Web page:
I woke up early this morning, and as I do each working day, I turned on Good Morning America. I looked out the window to see just what kind of day it might be. A misty fog had settled over my suburban New Jersey neighborhood, but the morning was warm despite the calendar. Through the fog I could see the crowds of cars and people across the street at our middle school - the polling place in our section of town. On the television, aerial shots of long lines of voters all over the country. America speaks and her voice is clear and strong.
I find that I have, ever the patriot, tears in my eyes. There is no greater pride in my country than on a day such as this. Can you feel it? History is being made before our eyes today. Perhaps, more important, hope in a better day seems to surround us. Faith in our ideals - those that founded our nation - and faith in this process of choosing a leader seem more alive than I have ever witnessed.
So I sat down to pray. I prayed for my country. I prayed for myself and my family, and every other family all across this country who are facing so much despair and hard times. I prayed for change, because Lord, we really need it now.
I prayed for Barack Obama and his family. They will need their strength today. Yesterday, Barack lost his grandmother, the woman who raised him. I find it really sad that she passed one day before she would have the chance to see her grandson achieve a shining moment in history that no other man will claim. I find it sad that she will not stand with him as he takes the oath of the greatest office in our land. I prayed that his grief would not be suffered alone, but that he will be embraced by all Americans who know what it is to lose someone they love.
I prayed for his courage to remain the pillar we have come to know and respect. I prayed for God to protect him and guide him as seeks to lead us forward to a much better life.
I went over to the school, stood in line that was slightly longer than usual - and I cast my vote. And with that vote felt hope stir inside me for the first time in eight long years. I could not help but smile as I drove on to the working day ahead.
A great quote...
Many years ago I met my husband at the small town newspaper where we both worked. It was a small, but fun and nutty little group that made up the staff. And like any newsroom, ours could sometimes get out of hand - and often over politics. My husband was the managing editor at the time and amidst the sometimes heated debates he calmly sat at his desk editing this story or that, just doing the job. You'd think he was oblivious to the raised voices - but you'd be wrong. He missed nothing and when he had heard enough, he would calmly stand up and point people in the right direction. Argument over - just as simple as that.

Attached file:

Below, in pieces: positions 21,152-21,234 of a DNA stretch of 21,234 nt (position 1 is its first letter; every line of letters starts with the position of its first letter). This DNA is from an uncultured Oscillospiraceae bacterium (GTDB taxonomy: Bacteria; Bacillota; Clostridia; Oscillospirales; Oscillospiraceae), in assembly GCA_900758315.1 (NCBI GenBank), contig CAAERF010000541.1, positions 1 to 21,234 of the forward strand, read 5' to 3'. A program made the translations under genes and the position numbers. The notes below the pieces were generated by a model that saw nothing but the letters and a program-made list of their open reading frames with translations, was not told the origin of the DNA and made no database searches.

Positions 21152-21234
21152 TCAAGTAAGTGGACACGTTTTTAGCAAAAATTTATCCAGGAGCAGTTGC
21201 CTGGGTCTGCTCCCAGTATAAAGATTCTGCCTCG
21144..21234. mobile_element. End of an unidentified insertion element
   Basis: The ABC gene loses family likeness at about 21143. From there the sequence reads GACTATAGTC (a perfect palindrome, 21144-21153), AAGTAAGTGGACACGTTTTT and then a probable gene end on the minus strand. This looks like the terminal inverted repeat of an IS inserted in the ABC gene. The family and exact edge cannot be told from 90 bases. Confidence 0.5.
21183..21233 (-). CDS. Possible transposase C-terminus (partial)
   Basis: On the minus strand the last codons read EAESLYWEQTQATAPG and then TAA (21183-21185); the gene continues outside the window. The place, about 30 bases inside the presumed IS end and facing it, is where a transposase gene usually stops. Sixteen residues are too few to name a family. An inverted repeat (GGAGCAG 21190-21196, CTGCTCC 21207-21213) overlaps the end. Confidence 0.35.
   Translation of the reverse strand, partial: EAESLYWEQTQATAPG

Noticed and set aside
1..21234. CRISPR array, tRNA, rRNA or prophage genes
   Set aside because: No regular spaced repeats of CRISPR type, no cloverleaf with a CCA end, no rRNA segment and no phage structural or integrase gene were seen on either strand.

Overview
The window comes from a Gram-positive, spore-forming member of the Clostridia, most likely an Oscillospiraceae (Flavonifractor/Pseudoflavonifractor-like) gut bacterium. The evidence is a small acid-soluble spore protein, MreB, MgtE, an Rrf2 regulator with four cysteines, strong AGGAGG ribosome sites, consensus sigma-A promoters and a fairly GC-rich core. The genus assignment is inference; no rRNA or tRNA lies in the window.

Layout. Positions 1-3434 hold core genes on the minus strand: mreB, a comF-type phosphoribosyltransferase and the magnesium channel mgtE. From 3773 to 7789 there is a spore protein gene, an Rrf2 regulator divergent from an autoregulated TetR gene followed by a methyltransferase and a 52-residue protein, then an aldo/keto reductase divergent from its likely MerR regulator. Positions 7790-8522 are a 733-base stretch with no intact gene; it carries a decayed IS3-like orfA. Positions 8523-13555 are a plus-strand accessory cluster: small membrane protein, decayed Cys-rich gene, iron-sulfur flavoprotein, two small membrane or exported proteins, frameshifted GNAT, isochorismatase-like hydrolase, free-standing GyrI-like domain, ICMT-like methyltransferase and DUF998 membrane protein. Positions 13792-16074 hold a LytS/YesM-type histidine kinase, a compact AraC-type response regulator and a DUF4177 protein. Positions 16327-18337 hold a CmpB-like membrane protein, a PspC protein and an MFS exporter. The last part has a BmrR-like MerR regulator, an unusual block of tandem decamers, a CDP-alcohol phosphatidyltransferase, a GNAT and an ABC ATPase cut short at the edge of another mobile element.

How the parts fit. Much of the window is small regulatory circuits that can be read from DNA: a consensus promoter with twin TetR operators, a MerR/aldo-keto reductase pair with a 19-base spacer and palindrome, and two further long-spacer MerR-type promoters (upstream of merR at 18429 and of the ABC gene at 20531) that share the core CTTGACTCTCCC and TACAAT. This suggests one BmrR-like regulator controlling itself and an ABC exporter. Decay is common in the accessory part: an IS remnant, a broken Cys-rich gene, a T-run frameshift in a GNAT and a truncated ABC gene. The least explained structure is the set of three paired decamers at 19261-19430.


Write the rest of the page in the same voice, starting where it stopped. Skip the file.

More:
A co-worker once referred to him as "the island of calm in a sea of insanity". I thought it was a true compliment. And I think I understand it better now than I did then.
I have thought of that statement often in reference to Barack Obama. His steady head and hand in dealing with two years of a very nasty hard road are impressive. All around him, voices raised in anger and, often in dishonesty. Accusations and outright lies, all designed to keep you and I from seeing the little man behind the curtain. Through it all, Obama has never lost his scruples nor his calm. It seems to me that his demeanor has helped me to curb my own anger at the usual suspects and their usual tactics. His dignity has caused me to take a closer look at my own attitude and behavior - and to strive to be better than I was before.
That says a lot for a man. I can easily count those who have come into my life, directly or indirectly, who have come to ask me just who I am and who I want to be. My father, my husband, my god-parents, my own children, a handful of remarkable friends - directly. Abraham Lincoln, Martin Luther King and JFK among those whose teachings have touched me and asked me to take a closer look - indirectly.
Now I am faced with this good man, Barack Obama, and he asks me a question I thought my heart would never whisper again. "Ask not what your country can do for you but what you can for your country". John F. Kennedy spoke those words just before I was born. He wanted to change the world. All too sadly he was taken from us before his time and we never saw the shining America he envisioned.
Barack Obama will today be given that same chance - to change the world. And it's something he can do, believes in and asks all of us to believe in once again. And so I pray...